Hey, kids, it’s time for drool

From Snowbird, Utah, at a meeting of the Animal Behavior Society

A former whale-acoustics analyst says that he has for the first time decoded a vibrational signal by paper wasps.

Biologists have known that a female paper wasp frequently presses her abdomen against cells in her nest and waggles, says Bernard Brennan of Cornell University. To study this phenomenon, he focused on a brand-new nest where the founding female was tending to her first 20 or so larvae. He removed one larva and put a tiny vibration sensor in its place. The resulting data indicate that the queen’s vibrations spread throughout the nest.

To look for the intended receiver of the vibrational signals, Brennan painstakingly removed all larvae from their nursery cells. He found that a mother returning to an empty nest waggled at first, but quickly stopped. When Brennan eased the larvae back into place, the female began waggling again. These observations suggest that the vibrations are signals for larvae, he says.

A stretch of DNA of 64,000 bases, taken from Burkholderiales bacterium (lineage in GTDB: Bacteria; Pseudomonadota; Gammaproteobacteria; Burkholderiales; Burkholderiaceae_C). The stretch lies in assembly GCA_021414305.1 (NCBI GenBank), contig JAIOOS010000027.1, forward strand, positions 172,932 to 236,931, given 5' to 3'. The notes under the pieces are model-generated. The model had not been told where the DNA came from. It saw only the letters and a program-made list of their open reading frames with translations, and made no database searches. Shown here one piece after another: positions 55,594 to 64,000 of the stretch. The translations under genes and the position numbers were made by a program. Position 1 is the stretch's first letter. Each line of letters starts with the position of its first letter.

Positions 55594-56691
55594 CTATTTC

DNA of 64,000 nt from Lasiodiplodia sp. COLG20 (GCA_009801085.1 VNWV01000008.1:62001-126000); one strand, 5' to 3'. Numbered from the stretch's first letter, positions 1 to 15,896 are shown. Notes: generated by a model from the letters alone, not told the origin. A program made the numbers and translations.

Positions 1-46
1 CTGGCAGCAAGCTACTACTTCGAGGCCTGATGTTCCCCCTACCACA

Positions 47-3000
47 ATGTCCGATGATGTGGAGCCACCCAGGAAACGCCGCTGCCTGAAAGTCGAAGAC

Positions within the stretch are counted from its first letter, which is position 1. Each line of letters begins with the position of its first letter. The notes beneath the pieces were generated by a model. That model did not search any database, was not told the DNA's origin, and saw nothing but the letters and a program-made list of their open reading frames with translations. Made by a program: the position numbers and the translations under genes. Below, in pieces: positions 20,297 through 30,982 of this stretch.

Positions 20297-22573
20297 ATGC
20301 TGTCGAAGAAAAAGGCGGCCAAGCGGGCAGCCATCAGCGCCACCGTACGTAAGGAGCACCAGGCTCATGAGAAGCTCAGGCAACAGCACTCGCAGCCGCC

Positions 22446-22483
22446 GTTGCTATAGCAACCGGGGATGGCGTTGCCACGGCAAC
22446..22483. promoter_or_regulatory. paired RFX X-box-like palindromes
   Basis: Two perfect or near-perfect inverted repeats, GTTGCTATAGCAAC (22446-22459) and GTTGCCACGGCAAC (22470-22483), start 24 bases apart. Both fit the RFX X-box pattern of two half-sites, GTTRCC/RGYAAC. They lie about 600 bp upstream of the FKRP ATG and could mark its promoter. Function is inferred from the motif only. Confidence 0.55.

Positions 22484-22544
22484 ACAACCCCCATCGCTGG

Brennan suspected that the signals have something to do with feeding. In an extensive series of experiments, he considered whether the signal might be connected to the larvae feeding saliva to their mother.

In one set of tests, Brennan deprived the queen of her usual liquid diet, while hand feeding bits of ground-up caterpillar to the larvae every hour. The queen continued her occasional waggling. The tests suggested to Brennan that the vibrations indicate hunger of the adult, not of the larvae.

In another set of experiments, he mounted nests on a finely controlled mechanical shaker to mimic the queen’s waggling. In response to a nest trembling, he measured saliva increasing in the mouths of the larvae. He concluded that a hungry wasp waggles to signal her youngsters to start drooling.

Susan Milius

Susan Milius is the life sciences writer, covering organismal biology and evolution, and has a special passion for plants, fungi and invertebrates. She studied biology and English literature.

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